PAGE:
Tens of thousands of demonstrators have taken to the streets across Egypt, facing down a massive police presence to demand: 1. Jobs; 2. Cheaper food; and 3. Ouster of President Mubarak, who has ruled Egypt for 30 years since Sadat's assassination in 1981.
SAN FRANCISCO (Reuters) - Twitter confirmed on Tuesday the Internet messaging and communications site had been blocked in Egypt, where thousands of people have taken to the streets to protest President
It all started peacefully. From 2pm and various points across Cairo, straggling lines of marchers up to a kilometre long snaked their way through the bustling city to the centre. Onlookers clapped from balconies while passengers leaned out of car windows to take photos.
The top U.S. diplomat for the Arab world gave Washington's firm endorsement of the uprising that ousted Tunisia's President Zine el Abidine ben Ali, even as a crisis over the North African country's transitional government continued to simmer.
Witnesses describe the atmosphere during a day of anti-government protests in Egypt. Thousands of people took part in rare anti-government protests in Egypt after an internet campaign inspired by the uprising in Tunisia.
JUBA, Sudan—The polls are closed and the ballots have been cast. By mid-February, the world will learn whether Southern Sudanese voters voted to create a new, independent state -- as initial results suggest that they overwhelmingly did. But as rapturous as independence will be for the south, there's good reason to fear that secession will leave the governments of both Sudans reeling.
TUNIS — Libyan leader Moamer Kadhafi voiced support for Tunisia's revolution Tuesday but denounced foreign interference in an interview with Tunisian television, after earlier heaping praise on the ousted president.
CAIRO (Reuters) - Police fired teargas and water cannon to disperse Egyptian protesters in Cairo in the early hours of Wednesday after a long day of unprecedented protests calling for President Hosni Mubarak
WASHINGTON — President Barack Obama says the U.S. stands with the people of Tunisia and all people striving for democracy, on a day of nationwide demonstrations in Egypt against the authoritarian rule of President Hosni Mubarak, a longtime U.S. ally. Obama said that in the North African nation of Tunisia, the will of the people proved more powerful than the rule of a dictator.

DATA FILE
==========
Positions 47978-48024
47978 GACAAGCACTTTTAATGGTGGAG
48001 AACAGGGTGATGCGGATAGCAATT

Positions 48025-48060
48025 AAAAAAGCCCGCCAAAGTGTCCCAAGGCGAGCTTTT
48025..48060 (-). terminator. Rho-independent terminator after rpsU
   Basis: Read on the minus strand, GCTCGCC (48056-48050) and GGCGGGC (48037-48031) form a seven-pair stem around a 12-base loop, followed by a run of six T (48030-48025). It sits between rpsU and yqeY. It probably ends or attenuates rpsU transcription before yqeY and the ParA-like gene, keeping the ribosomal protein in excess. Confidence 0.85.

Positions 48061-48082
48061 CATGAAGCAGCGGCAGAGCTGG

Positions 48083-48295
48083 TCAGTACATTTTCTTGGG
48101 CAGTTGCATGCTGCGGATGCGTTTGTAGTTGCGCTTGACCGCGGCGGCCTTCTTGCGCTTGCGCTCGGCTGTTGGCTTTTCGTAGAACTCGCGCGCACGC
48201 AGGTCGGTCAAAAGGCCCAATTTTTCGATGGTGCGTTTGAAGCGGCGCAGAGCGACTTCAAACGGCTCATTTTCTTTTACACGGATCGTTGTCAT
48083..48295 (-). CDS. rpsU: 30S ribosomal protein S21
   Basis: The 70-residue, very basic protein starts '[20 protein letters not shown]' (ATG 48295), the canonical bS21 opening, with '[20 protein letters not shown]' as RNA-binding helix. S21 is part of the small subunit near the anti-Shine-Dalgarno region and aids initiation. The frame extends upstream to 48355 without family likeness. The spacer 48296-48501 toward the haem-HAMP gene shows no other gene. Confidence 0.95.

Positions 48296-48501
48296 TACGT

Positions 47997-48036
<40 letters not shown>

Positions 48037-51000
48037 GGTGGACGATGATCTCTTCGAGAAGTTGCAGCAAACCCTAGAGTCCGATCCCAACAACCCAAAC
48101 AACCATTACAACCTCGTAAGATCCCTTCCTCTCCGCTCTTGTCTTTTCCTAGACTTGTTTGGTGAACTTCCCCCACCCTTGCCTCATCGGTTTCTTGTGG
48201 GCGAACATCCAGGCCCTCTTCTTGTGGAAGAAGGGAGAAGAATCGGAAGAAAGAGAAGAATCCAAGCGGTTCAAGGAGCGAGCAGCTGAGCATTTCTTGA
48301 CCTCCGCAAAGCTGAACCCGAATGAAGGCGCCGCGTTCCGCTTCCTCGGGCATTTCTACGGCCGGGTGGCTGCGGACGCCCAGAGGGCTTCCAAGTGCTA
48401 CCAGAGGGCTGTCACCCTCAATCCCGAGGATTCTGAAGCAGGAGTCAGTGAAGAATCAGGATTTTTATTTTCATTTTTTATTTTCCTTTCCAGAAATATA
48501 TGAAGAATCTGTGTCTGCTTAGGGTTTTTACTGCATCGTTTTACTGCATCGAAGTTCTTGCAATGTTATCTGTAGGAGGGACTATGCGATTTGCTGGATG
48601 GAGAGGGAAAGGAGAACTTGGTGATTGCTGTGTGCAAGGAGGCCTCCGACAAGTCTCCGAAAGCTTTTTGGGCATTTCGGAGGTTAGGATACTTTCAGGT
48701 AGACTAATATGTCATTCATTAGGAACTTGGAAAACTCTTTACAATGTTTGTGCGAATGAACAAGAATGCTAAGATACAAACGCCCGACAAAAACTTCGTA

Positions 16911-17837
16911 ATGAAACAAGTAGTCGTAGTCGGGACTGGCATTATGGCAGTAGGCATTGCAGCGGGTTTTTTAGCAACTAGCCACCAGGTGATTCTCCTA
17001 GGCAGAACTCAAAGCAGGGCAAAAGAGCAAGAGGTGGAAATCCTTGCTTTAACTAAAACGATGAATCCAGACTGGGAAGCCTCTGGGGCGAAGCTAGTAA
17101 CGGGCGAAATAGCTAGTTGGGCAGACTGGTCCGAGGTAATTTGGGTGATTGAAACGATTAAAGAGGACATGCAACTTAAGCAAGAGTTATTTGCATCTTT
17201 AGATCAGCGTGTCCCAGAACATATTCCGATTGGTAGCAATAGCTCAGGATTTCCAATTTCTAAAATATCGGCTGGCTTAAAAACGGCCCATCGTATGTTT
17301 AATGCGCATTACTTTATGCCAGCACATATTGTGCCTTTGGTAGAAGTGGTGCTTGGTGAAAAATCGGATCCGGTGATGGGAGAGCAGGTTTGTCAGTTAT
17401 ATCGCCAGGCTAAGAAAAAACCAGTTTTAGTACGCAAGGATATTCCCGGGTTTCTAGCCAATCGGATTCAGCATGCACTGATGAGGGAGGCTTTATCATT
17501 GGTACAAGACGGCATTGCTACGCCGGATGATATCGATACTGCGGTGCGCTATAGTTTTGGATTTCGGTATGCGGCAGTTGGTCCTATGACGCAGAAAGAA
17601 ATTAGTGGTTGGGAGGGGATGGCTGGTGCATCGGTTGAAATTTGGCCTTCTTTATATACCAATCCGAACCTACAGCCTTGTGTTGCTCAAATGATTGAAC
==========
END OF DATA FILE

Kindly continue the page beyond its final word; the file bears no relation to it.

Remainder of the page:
TENS OF thousands of Egyptians took to the streets of Cairo and other cities Tuesday in an unprecedented outburst of protest against the regime of Hosni Mubarak. Inspired by Tunisia's popular uprising , they demanded political concessions that Mr. Mubarak's rotting government should have made long...
Tens of thousands of people took to the streets of Egypt's cities yesterday, calling for an end to Hosni Mubarak's 29-year presidency in demonstrations which erupted into violent clashes. The protests were inspired by the recent revolt in Tunisia.
The most significant thing about today's protests across Egypt is that their scale was totally unexpected. Yes, there has been a wave of protests since late 2004. But none have been nationwide to this extent, and none have been as big. We still do not have a clear picture of what transpired in much of the country, and media focus tended to be on the main protest in Cairo's Midan Tahrir. But that is enough to know that these may be the biggest protest movement since at least the 1977 bread riots and perhaps even the biggest since the 1950s.
The Wall Street Journal: As protests spread to Egypt, democrats need American support. Tunisia's Jasmine Revolution began last month with the lonely demonstration of a frustrated vendor immolating himself on the street. Could Tunisia's demonstration now spread elsewhere in an Arab world dominated by autocrats?
In Tunisia, a small, homogeneous state on the southern Mediterranean, a popular uprising forced the overthrow of a long-ruling dictator in early 2011. Ruthless repression of mass protests failed. In just one month, Tunisians ousted an entrenched authoritarian regime.
The son of Egyptian President Hosni Mubarak, Gamal Mubarak, has reportedly fled Egypt for the UK with his family. Unconfirmed reports out of Cairo say the younger Mubarak boarded a private jet bound for London with his family and nearly one hundred pieces of luggage.
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